Could a motto ignite your drive to learn? IB Diploma Programme (DP) and Clarke County High School alum, Ocie Grimsley, tells us about the sayings that keep her motivated and inspire her to never stop learning.
By Ocie Grimsley
I remember sitting on the living room sofa, hugging my dog and talking to my grandfather about all sorts of taboo topics. Our conversations were disorganized, heated and emotional. When arguing a point, I often felt like I was talking to a Riddler. He would intentionally complicate our conversations to force me to think through my argument. Though, out of these many conversations, one statement has stuck with me and pervaded every part of my life: The day I stop learning will be the day I die.
My mother always taught me to stay true to myself—most times growing up I didn’t know who the real Ocie was and what they stood for. She always told me that any obstacles in my way were just opportunities to “prove my worth.” I had a fun-loving father who helped me grow as well, showing me that games can help one overcome their challenges. But, the quote is from my baby-boomer grandfather, who continued to work as a mechanic despite breaking both of his wrists simultaneously.
Grandpa’s motto became a great incentive in my life growing up, especially in hard times. My primary school years were tough being filled with ridicule, excessive standards, and bullying. Though I often felt ostracized and out of place, hearing him talk to me with this phrase still dimly managed to keep my thirst for knowledge alight. I find myself using it often and used it as inspiration to make my own motto: The only stupid question is the one that is never asked.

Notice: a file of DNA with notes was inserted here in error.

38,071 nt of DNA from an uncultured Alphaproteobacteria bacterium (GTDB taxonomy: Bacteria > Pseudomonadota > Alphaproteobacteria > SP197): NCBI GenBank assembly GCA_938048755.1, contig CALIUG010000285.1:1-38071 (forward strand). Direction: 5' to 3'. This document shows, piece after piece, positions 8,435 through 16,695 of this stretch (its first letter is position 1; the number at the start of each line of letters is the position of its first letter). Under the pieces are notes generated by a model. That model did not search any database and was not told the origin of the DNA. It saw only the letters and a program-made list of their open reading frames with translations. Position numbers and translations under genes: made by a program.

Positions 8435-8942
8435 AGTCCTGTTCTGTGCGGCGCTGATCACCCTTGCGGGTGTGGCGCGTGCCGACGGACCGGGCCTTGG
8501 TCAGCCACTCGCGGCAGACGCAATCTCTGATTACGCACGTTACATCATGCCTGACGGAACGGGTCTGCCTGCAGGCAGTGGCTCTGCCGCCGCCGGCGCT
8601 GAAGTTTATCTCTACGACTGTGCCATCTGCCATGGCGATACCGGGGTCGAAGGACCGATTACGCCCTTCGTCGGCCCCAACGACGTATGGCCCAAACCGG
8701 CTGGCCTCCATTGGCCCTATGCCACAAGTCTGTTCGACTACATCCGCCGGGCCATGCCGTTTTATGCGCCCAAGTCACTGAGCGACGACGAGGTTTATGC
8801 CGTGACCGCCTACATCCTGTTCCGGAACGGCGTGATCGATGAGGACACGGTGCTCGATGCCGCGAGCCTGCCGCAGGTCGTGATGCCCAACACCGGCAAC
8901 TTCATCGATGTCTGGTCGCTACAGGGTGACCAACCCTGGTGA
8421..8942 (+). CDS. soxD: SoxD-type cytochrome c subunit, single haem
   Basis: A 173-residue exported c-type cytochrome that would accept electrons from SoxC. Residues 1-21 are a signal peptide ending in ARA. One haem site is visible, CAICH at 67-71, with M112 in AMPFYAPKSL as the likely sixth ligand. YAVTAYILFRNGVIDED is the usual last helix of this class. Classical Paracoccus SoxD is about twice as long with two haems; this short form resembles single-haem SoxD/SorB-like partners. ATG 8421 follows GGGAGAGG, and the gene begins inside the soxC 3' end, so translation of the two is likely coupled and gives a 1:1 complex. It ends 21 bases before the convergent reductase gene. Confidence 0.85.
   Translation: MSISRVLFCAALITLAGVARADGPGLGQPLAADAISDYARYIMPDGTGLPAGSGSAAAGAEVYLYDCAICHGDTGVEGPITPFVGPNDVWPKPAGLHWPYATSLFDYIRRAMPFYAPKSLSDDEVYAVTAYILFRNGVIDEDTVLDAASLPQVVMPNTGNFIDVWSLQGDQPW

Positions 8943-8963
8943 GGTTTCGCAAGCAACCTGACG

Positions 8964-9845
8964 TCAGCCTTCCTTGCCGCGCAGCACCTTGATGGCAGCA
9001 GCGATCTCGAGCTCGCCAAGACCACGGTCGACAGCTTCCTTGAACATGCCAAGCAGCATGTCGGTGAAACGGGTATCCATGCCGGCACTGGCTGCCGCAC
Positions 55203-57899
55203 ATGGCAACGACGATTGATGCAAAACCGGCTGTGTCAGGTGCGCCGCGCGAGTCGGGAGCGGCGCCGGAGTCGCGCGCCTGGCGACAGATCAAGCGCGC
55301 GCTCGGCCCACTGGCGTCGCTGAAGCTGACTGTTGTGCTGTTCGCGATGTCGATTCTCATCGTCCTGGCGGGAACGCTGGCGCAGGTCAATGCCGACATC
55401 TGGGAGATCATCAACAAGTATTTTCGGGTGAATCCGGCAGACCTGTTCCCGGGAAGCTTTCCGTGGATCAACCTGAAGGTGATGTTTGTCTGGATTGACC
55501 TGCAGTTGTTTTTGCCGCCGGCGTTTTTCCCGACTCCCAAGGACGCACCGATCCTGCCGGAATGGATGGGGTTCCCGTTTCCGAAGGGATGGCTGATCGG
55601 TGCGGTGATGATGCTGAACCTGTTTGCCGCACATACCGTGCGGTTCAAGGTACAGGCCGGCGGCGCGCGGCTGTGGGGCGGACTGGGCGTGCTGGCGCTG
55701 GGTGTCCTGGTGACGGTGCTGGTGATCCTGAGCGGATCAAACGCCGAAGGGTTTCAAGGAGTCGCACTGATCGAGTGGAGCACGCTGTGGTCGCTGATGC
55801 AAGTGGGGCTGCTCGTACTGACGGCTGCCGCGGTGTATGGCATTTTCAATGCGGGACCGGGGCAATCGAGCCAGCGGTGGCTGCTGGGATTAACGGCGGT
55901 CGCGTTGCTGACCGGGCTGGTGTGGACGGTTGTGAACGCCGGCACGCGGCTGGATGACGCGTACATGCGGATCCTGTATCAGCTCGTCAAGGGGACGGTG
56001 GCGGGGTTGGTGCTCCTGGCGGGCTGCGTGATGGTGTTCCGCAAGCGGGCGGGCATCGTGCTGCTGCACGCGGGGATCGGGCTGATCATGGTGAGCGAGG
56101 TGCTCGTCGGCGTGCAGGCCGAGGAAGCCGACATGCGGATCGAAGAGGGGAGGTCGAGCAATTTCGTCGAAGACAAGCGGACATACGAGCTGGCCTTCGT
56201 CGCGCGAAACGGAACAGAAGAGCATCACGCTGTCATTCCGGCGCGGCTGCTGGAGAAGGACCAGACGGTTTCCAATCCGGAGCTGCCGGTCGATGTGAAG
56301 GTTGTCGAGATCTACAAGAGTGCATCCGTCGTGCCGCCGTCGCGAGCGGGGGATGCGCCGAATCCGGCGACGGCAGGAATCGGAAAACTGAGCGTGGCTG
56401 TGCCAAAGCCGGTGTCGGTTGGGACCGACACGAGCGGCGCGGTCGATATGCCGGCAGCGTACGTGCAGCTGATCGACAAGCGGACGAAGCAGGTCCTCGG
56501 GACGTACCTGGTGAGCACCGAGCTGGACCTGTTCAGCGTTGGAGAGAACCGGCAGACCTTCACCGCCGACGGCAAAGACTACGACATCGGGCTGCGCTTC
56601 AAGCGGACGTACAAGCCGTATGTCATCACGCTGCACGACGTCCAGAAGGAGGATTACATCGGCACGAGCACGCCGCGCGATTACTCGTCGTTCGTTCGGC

I tried using this new motto throughout middle school, experiencing less backlash from my curiosity than in my primary years. This propelled me into pre-DP classes and set me down the road toward becoming a DP scholar.
The best thing about life is learning something new.
The pre-DP courses at my school were just standard honors courses with slightly more content to cover. I went into them with a façade of self-esteem until I started the actual Diploma Programme. This mental balancing act is what brought me to the DP. I’ve talked about confidence and time management before, but this is a little different. This is about perseverance. When I was challenged in the DP, I not only learned about myself, I rediscovered my childhood desire to ask questions and research.
I’m unsure of how things would have gone had I let my mottos fade into a mere ember of a memory. The future is always hard to predict. However, I will say that I’m glad that I’m the weirdo who writes essays just because I can and I find it enjoyable. I’m proud to be the strange little nerd who ends up going far and beyond what the question asks me to detail. After all, the best thing about life is learning something new.
So if you feel like the black sheep heading into the new year, then ask yourself to persevere. Ask those stupid questions; lifelong learning begins here.